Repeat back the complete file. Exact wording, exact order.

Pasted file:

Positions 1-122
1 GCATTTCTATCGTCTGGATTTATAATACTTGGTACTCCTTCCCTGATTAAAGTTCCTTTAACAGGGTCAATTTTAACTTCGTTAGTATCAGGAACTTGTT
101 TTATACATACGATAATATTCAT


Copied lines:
Positions 1-122
1 GCATTTCTATCGTCTGGATTTATAATACTTGGTACTCCTTCCCTGATTAAAGTTCCTTTAACAGGGTCAATTTTAACTTCGTTAGTATCAGGAACTTGTT
101 TTATACATACGATAATATTCAT